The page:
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25th October, 2022

Disaster recovery planning basics for business managers

The best disaster recovery plans are comprehensive, tested and updated regularly – and they’re always worth the effort.

The word disaster makes most of us think of a flood, earthquake or fire – major natural events that make the news and cause widespread devastation.

But for businesses, disasters can be more mundane. A malfunctioning server, the loss of a key staff member, a product failure or a security breach can all cause serious, ongoing problems for a business.

If you don’t have a disaster recovery plan, coping with the unexpected – mundane or not – could prove challenging.

What would happen if your work equipment was destroyed or you lost access to key files? What’s your plan if someone with deep, institutional knowledge leaves suddenly?

Without a specific, strategic plan of action for a range of disaster scenarios, your business could be in trouble.

What is a disaster recovery plan?

A disaster recovery plan – sometimes called a business continuity plan – lays out the specific steps your company will take to get normal operations back on track after a disaster. This could involve retrieving or reconstructing business data, recovering equipment or product, restoring damage to premises, re-accessing software systems, shifting operations to new facilities and more.

The details of any plan, but especially one as critical as this, will depend on what your business does and the type of disaster you’re dealing with.

With natural disasters on the rise and cyberattacks at an all-time high, disaster planning is more important than ever. With malware, ransomware, phishing and other cybercrimes costing more than $6.9 billion in 2021, businesses are open to serious loss.

It’s true that natural disasters affect smaller businesses more than larger organisations – probably because they don’t have the time or funds to spend on disaster planning and testing. However, one survey on enterprise level businesses found that half of respondents believed their current disaster recovery plan may not be adequate based on their latest test.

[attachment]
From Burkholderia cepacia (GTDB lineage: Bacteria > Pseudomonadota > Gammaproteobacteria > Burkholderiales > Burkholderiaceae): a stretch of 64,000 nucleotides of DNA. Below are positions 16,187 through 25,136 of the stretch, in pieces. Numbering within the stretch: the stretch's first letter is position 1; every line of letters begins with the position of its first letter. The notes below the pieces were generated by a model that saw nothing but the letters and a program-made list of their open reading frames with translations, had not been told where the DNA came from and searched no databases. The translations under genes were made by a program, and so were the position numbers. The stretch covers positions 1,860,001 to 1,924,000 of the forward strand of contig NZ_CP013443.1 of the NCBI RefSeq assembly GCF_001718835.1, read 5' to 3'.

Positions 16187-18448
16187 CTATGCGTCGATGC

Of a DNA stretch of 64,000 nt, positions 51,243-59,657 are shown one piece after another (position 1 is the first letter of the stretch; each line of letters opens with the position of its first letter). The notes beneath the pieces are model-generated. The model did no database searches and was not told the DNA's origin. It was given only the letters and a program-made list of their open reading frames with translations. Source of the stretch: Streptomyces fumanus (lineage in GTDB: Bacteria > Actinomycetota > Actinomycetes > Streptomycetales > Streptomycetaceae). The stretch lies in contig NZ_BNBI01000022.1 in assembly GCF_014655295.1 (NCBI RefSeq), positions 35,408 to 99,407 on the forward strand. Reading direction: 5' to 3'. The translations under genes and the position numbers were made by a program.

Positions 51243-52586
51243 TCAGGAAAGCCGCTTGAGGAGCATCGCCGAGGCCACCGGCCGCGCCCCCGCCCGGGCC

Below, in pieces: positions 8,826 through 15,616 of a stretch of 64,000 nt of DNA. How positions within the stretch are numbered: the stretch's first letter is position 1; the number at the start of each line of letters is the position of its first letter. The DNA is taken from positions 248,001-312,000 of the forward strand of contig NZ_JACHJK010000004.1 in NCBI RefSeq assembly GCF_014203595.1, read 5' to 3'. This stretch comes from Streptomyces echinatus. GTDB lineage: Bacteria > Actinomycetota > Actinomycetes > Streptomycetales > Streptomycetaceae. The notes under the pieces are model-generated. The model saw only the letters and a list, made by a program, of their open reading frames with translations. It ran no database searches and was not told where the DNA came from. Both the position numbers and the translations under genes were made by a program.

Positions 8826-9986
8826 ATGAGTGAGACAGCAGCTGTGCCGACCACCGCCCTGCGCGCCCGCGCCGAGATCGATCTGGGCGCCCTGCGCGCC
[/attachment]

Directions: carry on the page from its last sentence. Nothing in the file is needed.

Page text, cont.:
No matter the business size, it’s hard to argue the need for a tried and tested plan.

Different types of disasters call for different plans

Disasters and disruptive events can come from any direction, and each type can affect your business differently.

Natural disasters

Wind and water damage from storms, flood damage, loss of buildings or access to facilities during bushfires, destruction and safety issues caused by earthquakes – planning for these disasters involves not just data recovery but also staff safety planning and emergency procedures. Specific plans will depend on your location: Australian businesses are, unfortunately, more likely to deal with bushfires, while New Zealand organisations need to consider earthquakes and flooding.

Disease and illness

As the past few years have taught us, illness can have an extreme impact on business operations. One positive of COVID is that we have learned how to plan for an infectious disease outbreak – covering staff absences, giving remote access to work tools, and implementing health restrictions and rules in the workplace.


Hacking, phishing, malware and ransomware – cybercrime is on the rise, with almost two out of three mid-size businesses experiencing an attack in the last 18 months. Preparing for a cyber-attack involves putting robust security in place, setting up backup systems in case you lose access, and planning communication with customers in the event of a leak.

Internal errors and sabotage

Sometimes, disaster comes from inside the business. Human error can lead to the loss of key files, equipment theft can make it difficult to get work back on track, and deliberate sabotage or a purposeful data leak can cause serious reputational damage. Limiting access to sensitive data and keeping backup copies can help you mitigate the damage.